18
Sep
22

I Just Could Not Keep My Mouth Shut

I will give Hoyt Ketterson the credit for my question to the Council in the Assessor Session at the end of the 2022 North American PCI Community Meeting in Toronto.

There I was, just minding my own business with a list of questions I wanted to ask the Council. Hoyt asked about compensating control worksheets (CCW) and used an example of a merchant that had missed one Approved Scanning Vendor (ASV) scan that caused him to create a CCW for that issue.  That triggered a flashback to a client I had dealt with a couple of months earlier who had 12 monthly external scanning reports from an ASV, but due to an information security employee leaving, they only had two “ASV Certified Scans” because they forgot to click on the scanning portal site to make the other two quarterly scans “ASV Certified”. So much for those other questions on my list.

Before discussing my question and the rationale behind it, a quick bit of history as to how we got the ASV program in the first place.

Back before we had the PCI SSC, we had the various Card Brand compliance programs, Mastercard had their Site Data Protection (SDP) program that focused on eCommerce site security.  [That program still exists by the way, but now it supplements the PCI DSS.]  Part of that program was that Mastercard operated a security lab in the EU that prospective ASV organizations were required to scan against and produce a report of all of the vulnerabilities they found. Representatives of Mastercard would review those scanning results and would certify the organization to be an ASV if they passed the test.

Back then, consulting firms that were Qualified Security Assessor Companies (QSAC) were typically an ASV as well [You do NOT want a client going elsewhere for services you can also provide.] and were using tools like Internet Security Scanner and Nessus to conduct scans.  The process to get vulnerability scans run was a very manual and, at times, a time-consuming process.  It was an art form to properly configure these tools to get accurate results.  This is why Mastercard set up a testing lab to insure that ASVs were providing accurate results.  ASVs were required to test against the Lab and recertify annually to ensure that their scans are accurate. [Today, that still occurs but the vendor instructs all ASVs how to properly configure their specific scanner to pass the PCI SSC scanning testing.]

With that background, here is my question.

“What is the point of the ASV program today?”, I asked the round table participants.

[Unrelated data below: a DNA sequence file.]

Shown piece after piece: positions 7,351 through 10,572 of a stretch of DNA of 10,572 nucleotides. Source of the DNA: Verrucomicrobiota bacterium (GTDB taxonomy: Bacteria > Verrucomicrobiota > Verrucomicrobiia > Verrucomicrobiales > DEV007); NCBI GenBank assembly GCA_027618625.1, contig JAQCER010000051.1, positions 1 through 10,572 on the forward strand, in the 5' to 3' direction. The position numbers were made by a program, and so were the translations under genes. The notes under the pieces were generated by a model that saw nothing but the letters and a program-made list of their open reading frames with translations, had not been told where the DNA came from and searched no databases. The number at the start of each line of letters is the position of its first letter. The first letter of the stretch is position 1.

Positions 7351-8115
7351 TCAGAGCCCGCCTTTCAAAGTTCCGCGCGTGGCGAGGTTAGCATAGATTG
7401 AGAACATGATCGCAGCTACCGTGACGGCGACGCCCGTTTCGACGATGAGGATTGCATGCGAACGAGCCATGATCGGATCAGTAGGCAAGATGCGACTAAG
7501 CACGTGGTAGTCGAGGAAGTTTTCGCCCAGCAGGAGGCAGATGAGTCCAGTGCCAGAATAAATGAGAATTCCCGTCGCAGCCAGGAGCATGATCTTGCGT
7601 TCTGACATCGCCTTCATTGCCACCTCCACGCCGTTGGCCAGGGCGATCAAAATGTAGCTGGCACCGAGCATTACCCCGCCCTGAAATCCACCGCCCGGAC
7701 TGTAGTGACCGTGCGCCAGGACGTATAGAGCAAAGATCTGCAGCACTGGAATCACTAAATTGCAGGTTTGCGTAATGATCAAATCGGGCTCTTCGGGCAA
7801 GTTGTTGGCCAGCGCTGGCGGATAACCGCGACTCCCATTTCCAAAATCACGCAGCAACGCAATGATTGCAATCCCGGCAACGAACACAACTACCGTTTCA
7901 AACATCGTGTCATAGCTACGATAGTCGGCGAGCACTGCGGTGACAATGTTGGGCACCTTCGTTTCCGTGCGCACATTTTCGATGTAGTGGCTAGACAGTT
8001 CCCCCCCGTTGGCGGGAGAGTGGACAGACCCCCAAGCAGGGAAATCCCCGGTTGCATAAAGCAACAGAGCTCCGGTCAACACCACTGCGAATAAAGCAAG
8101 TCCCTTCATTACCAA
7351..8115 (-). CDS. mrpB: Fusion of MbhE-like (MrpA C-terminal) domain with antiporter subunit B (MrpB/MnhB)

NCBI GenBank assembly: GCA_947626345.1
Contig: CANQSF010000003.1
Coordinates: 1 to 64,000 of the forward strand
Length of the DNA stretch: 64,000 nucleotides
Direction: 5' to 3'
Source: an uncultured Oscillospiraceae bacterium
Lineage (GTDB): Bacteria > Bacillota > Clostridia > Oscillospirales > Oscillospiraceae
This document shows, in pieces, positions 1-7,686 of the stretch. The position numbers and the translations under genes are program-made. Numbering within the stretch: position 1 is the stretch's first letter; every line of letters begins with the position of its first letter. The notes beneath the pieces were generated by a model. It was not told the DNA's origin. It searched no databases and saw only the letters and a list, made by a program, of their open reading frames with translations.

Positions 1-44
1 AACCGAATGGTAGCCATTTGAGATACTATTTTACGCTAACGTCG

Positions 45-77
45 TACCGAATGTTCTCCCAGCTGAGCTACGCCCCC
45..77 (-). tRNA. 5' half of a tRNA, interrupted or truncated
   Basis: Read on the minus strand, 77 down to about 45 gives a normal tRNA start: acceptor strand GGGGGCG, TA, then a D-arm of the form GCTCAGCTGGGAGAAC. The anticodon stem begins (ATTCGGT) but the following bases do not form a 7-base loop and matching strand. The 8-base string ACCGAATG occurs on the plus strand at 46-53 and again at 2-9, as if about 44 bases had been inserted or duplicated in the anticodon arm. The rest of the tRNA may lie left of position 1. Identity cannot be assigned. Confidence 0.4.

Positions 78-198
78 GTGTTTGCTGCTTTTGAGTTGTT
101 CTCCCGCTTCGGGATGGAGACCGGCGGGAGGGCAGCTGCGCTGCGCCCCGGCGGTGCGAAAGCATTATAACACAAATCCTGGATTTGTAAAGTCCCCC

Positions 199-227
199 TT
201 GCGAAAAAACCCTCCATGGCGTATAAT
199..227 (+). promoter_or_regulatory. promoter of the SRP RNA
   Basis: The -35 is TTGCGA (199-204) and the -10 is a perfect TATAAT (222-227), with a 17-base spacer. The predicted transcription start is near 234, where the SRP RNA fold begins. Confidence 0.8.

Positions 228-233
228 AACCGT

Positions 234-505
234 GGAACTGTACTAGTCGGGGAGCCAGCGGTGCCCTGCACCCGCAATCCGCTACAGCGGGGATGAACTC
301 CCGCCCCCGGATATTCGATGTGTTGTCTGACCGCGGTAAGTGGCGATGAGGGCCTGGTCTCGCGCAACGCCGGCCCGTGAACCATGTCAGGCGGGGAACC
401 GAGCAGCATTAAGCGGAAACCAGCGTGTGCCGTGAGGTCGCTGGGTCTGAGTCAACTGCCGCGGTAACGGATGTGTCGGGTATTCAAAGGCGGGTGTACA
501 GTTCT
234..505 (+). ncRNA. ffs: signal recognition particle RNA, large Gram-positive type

Fast forward to today and now most ASVs are just rebranding and reselling ASV portals from Qualys, Tenable and Rapid7.  Which obviously leads to my question given where we are today and the rationale for my question.

  • The ASV of today is nothing like the ASV of yesteryear from when things started with Mastercard’s SDP program. The process is hardly manual and is totally automated.
  • A person no longer manually configures, initiates or monitors the scanning process. In 99% of cases, the only time an ASV is involved is if the merchant or service provider needs to discuss false positive results and to have them removed from the report.
  • ASV scanning today uses the same scanner and settings. The only thing that makes an ASV scan an “ASV Certified Scan” is that the end user typically clicks on a button or check box to make it such.
  • The assessed entity is the one that initiates the scans, not the ASV. Which really makes you wonder about the requirement for ensuring that the person running the scan is qualified. What qualifications does anyone need to click a button to start a preset, preconfigured scan?
  • Now a days, vulnerability scans are scheduled so no human being initiates a scan. Which makes you wonder why someone has to check a box or click a button to initiate an ASV Certified Scan. Why is that also not automated?
  • 99% of ASVs use a portal operated by one of known vulnerability scanner vendors. Unlike the good old days when each ASV configured and operated one of many vulnerability scanners. This can lead to some frustration with the ASVs that are not also the vendor of the scanner. I have been personally involved in situations where the vendor makes a change to their scanner and while they pass their ASV test, my organization did not. Thus forcing me to work with the vendor (also an ASV competitor) to tweak the configuration of their scanner so that my organization can also pass.

The bottom line is that the current ASV scanning process is nothing like the processes that began the ASV certification process almost 20 years ago.

The Council has agreed that further discussion on the subject is needed to understand today’s external vulnerability scanning processes and has promised to initiate those discussions. So stay tuned as change may be coming.


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